Interesting fact: She is deaf in one ear.
8. Chloë Grace Moretz
“My mom has always said that if I get a big head, she’ll take me out of this business as quickly as I got into it.” – Chloë Grace Moretz
Chloë Grace Moretz was born February 10, 1997 and is known for her versatility in film roles despite her young age. She first appeared on the big screen in the remake of horror film, The Amityville Horror (2005), in which she played the on-screen-daughter of Ryan Gosling‘s character. Her biggest success as a child was Tim Burtons‘ adaptation of DarkShadows, which grossed $245,527,149. You might also know her from The Eye; 500 Days of Summer; Kick-Ass and the sequel Kick-Ass 2; Let Me In and Hugo; or tv-series Dirty Sexy Money.
Fun fact: Voiced the entire character of Penny in Bolt (2008) before Disney hired Miley Cyrus to do the role.
7. Jodie Foster
“When people are there to simply do a job they don’t have any passion for, those are nearly always bad films.” – Jodie Foster
Jodie Foster was born in Los Angeles on November 19, 1962. Before she started acting in numerous tv-series, she started off as an extra in commercials from the age of two. As a child she worked on television programs such as, The Doris Day Show; The Partridge Family; Bonanza and The Courtship of Eddie’s Father. It’s when she played a prostitute at the age of 12, in Martin Scorsese‘s Taxi Driver, when she received her first Oscar nomination as Best Supporting Actress. She later appeared in films such as Freaky Friday.
Crazy fact: As a child, she was attacked by a lion and carried briefly in its mouth while filming Disney‘s Napoleon and Samantha (1972).
6. Jacob Tremblay
Jacob Tremblay was born in Canada on October 5, 2006. His breakout performance was in the drama Room, for which he received critical acclaim. He has since appeared in multiple films, such as, Before I Wake; The Book of Henry; Wonder; The Predator and his most recent film, Good Boys. Jacob has a few big projects lined up with Doctor Sleep, being released later this year and he’ll also be voicing Flounder in Disney’s upcoming live action remake of The Little Mermaid.
5. Dakota Fanning
“I have no problem shooting emotional scenes.” – Dakota Fanning
Hannah Dakota Fanning was born on February 23, 1994, and had her big breakthrough in the film I AmSam, at the age of seven years old. She then starred in numerous big Hollywood productions, alongside Charlize Theron, Mike Myers, Brittany Murphy, DenzelWashington and many others. Her biggest film was Steven Spielberg‘s War of the Worlds, in which she got to play the daughter of Tom Cruise, and made her one of the most popular child actors of the 00’s. Other work she’s known for as a child: Trapped; Uptown Girls; The Cat in the Hat; Man on Fire; Hideand Seek; Charlotte’s Web; The Twilight Saga and TheRunaways.
Impressive fact: She was the youngest member of the “Academy of Motion Pictures Arts & Sciences“, which admitted her in 2006.
4. Olsen Twins
“I am the cute one! She’s just my sister.” – Mary-KateOlsen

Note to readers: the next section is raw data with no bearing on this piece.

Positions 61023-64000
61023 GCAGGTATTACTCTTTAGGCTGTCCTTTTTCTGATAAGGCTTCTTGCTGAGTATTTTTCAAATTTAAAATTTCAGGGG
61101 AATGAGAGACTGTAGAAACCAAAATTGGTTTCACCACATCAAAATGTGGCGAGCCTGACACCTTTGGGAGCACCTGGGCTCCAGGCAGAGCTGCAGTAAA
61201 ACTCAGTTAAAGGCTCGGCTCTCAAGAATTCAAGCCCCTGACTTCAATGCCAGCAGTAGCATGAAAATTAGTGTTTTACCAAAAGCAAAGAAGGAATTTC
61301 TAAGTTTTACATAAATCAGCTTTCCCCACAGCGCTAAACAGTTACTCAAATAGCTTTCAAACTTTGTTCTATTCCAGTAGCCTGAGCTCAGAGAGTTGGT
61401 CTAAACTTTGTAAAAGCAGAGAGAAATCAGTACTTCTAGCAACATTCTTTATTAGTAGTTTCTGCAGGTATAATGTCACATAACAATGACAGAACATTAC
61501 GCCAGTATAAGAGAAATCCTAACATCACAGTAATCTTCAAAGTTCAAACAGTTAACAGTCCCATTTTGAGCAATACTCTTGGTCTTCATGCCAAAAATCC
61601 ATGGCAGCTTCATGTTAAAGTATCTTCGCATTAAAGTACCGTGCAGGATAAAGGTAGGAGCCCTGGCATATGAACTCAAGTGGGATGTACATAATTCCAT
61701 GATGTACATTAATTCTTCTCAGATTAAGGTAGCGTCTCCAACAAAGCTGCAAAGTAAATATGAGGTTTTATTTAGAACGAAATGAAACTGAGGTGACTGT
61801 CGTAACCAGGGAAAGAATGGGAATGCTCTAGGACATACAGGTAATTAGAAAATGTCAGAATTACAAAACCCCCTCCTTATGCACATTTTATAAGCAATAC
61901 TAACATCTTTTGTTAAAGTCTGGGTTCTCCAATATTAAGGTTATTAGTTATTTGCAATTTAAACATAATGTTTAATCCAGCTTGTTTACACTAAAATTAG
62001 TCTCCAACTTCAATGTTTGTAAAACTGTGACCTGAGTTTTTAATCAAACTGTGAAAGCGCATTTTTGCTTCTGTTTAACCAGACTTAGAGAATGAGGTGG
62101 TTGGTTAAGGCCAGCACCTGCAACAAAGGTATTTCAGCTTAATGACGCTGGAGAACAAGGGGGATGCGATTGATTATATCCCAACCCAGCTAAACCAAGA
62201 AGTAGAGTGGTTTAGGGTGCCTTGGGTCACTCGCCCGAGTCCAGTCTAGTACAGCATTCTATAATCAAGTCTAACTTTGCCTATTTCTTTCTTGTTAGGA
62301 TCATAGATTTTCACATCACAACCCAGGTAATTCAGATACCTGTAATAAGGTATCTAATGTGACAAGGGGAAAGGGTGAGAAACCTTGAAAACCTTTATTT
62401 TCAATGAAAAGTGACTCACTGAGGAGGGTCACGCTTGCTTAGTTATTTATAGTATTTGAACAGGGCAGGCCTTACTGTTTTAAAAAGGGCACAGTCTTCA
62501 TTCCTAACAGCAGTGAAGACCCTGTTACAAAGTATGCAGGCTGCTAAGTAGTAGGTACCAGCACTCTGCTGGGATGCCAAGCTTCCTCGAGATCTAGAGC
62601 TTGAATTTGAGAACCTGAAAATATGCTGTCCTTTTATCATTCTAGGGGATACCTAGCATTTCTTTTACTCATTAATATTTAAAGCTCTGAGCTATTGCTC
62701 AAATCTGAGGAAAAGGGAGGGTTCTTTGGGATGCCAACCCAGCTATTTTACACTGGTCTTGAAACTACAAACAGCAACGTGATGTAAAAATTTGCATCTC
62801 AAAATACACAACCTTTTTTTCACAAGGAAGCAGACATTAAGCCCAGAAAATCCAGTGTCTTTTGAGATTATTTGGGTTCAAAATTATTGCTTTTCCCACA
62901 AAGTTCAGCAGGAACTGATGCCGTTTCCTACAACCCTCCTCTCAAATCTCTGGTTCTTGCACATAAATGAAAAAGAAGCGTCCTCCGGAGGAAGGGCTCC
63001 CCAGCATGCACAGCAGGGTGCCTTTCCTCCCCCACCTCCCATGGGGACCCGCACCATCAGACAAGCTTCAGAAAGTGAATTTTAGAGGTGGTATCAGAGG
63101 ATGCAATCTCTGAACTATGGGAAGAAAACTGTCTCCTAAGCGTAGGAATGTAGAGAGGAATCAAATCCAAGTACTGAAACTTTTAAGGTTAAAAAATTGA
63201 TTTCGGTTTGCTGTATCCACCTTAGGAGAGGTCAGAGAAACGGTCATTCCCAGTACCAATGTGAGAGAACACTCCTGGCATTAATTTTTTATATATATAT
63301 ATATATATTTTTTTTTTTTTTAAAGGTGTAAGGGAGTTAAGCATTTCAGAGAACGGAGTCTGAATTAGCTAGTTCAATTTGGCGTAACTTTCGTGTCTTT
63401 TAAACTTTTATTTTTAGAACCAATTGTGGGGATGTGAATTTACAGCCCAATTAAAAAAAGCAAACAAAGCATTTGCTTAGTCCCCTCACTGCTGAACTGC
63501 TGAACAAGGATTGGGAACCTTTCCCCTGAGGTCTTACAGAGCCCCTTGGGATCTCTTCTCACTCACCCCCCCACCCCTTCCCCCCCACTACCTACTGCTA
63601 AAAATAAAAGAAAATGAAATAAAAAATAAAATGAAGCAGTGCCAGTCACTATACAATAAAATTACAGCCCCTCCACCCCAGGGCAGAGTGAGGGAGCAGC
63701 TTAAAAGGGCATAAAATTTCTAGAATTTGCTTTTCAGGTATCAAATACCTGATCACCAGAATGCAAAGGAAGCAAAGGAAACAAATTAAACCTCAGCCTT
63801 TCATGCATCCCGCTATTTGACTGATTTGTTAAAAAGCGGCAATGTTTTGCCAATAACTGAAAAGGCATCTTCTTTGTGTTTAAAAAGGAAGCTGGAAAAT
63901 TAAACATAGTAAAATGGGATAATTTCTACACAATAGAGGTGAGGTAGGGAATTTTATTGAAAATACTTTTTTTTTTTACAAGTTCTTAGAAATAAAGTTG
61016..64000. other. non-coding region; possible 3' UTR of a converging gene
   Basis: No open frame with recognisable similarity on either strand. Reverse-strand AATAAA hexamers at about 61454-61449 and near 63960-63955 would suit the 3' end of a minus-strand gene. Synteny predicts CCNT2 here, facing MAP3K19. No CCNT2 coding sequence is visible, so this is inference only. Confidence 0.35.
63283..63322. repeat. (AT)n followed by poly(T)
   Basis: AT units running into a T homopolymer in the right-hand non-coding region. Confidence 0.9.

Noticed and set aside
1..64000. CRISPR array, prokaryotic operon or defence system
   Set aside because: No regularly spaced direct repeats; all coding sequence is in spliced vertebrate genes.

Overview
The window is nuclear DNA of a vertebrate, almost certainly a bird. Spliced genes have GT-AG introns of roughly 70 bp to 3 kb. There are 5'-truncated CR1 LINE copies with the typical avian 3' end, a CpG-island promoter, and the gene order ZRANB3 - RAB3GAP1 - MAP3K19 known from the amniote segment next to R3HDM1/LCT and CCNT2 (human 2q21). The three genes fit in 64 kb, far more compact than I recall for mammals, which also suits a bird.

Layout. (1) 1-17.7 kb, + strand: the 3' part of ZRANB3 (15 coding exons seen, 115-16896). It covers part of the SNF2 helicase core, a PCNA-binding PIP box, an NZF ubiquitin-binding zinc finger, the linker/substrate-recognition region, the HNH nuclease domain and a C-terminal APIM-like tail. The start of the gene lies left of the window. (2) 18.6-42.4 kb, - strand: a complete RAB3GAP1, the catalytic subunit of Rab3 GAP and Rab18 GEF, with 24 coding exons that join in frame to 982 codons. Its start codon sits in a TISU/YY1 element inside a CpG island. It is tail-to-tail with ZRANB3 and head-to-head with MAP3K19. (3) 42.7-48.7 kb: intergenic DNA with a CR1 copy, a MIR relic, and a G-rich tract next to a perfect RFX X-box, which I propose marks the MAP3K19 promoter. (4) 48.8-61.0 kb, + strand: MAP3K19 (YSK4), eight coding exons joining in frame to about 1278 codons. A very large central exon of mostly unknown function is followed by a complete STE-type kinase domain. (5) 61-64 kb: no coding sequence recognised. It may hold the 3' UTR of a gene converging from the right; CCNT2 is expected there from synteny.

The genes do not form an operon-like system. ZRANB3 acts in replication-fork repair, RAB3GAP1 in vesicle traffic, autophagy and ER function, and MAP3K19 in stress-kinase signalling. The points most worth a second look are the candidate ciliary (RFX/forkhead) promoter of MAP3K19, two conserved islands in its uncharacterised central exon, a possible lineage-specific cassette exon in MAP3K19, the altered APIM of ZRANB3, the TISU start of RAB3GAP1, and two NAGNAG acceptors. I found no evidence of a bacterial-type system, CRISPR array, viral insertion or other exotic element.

Mary-Kate and Ashley Olsen were born on June 13, 1986. They are identical twins and have always acted together in films and tv-shows, until 2012 – when they decided to retire from acting and focus on their careers in fashion. The twins were cast at the age of nine months to share the role of Michelle Tanner in the immensely popular sitcom Full House, which they played for eight years. In the early 90s, they established company Dualstar, to produce Mary-Kate and Ashley-branded products. Fun fact: During the earlier seasons of Full House (1987), the producers did not want this known that Michelle was played by twins, so Mary-Kate and Ashley were credited as Mary Kate Ashley Olsen.
3. Haley Joel Osment
“It’s hard to act terrified when you have 200 crew members around you.” – Haley Joel Osment
Haley Joel Osment is the first millennial male to have received an Academy Award nomination for acting, at age 11, for playing Cole Sear in The Sixth Sense. Before his breakthrough role, he had appeared in Forrest Gump. Later on he’d play memorable parts in Pay It Forward; Artificial Intelligence: AI and Secondhand Lions. Hollywood fact: Auditioned for Anakin Skywalker in Star Wars: Episode I – The Phantom Menace (1999), but didn’t get a callback.
2. Abigail Breslin
Abigail Kathleen Breslin was born in 1996 and is mostly known for role in Little Miss Sunshine (2006), for which she received multiple awards and an Academy Award-nomination. Other films she was in: Signs; Raising Helen; No Reservations; Definitely, Maybe; Nim’s Island; My Sister’s Keeper; Zombieland and she voiced a character in the animated film Rango. Abigail will reprise the role of Little Rock in this year’s sequel to Zombieland – exactly 10 years after the release of the the first film. Personal fact: Her favorite movie is Meet Me in St. Louis (1944).
1. Shirley Temple
“When I was 14, I was the oldest I ever was. I’ve been getting younger ever since.” – Shirley Temple
Shirley Temple is most certainly the most famous child star of all time. She skyrocketed into stardom from the age of three and never looked back down. She was not just an actress, she was a singer and dancer too, that’s why every studio in Hollywood wanted her to be a part of their films or even star in the lead role. She won an Oscar at the age of 6, in grateful recognition of her outstanding contribution to screen entertainment during the year 1934, and starred in 28 feature length films, before the age of sixteen. Cute fact: Her mother, Gertrude Temple, did her hair in pin curls for each movie. Every hairstyle had exactly 56 curls.